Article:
Nonfiction > Verse > Ralph Waldo Emerson > The Complete Works > Poems
Ralph Waldo Emerson (1803–1882).  The Complete Works.  1904.
Vol. IX. Poems
II. May-Day and Other Pieces
ROVING, 1 roving, as it seems,
Una lights my clouded dreams;
Still for journeys she is dressed;
We wander far by east and west.
In the homestead, homely thought,        5
At my work I ramble not;
If from home chance draw me wide,
Half-seen Una sits beside.
In my house and garden-plot,
Though beloved, I miss her not;        10
But one I seek in foreign places,
One face explore in foreign faces.
At home a deeper thought may light
The inward sky with chrysolite,
And I greet from far the ray,        15
Aurora of a dearer day.
But if upon the seas I sail,
Or trundle on the glowing rail,
I am but a thought of hers,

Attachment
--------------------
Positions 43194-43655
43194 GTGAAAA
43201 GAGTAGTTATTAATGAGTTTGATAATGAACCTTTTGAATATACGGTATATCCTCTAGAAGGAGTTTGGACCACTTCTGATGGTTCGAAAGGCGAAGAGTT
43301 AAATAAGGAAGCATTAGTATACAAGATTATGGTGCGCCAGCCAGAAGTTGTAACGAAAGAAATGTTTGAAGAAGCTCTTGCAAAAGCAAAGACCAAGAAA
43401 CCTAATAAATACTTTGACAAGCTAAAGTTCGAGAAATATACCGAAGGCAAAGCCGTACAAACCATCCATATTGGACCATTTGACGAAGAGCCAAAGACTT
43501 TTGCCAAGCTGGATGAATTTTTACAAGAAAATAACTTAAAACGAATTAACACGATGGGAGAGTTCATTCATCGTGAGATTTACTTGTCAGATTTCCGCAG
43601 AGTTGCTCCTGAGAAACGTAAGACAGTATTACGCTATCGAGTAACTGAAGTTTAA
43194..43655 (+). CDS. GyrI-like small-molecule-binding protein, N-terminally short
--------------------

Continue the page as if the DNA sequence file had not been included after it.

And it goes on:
Loveliest of travellers.        20
So the gentle poet’s name
To foreign parts is blown by fame;
Seek him in his native town,
He is hidden and unknown.
Note 1. The solution of the pleasing riddle “Una,” restored here to the place it held in the volume May-Day, cannot be given with authority. It might be the sense of the general beauty refreshed in a poetical mind by new scenes and friends met in travel—the momentary opening of new vistas of promise. [back]

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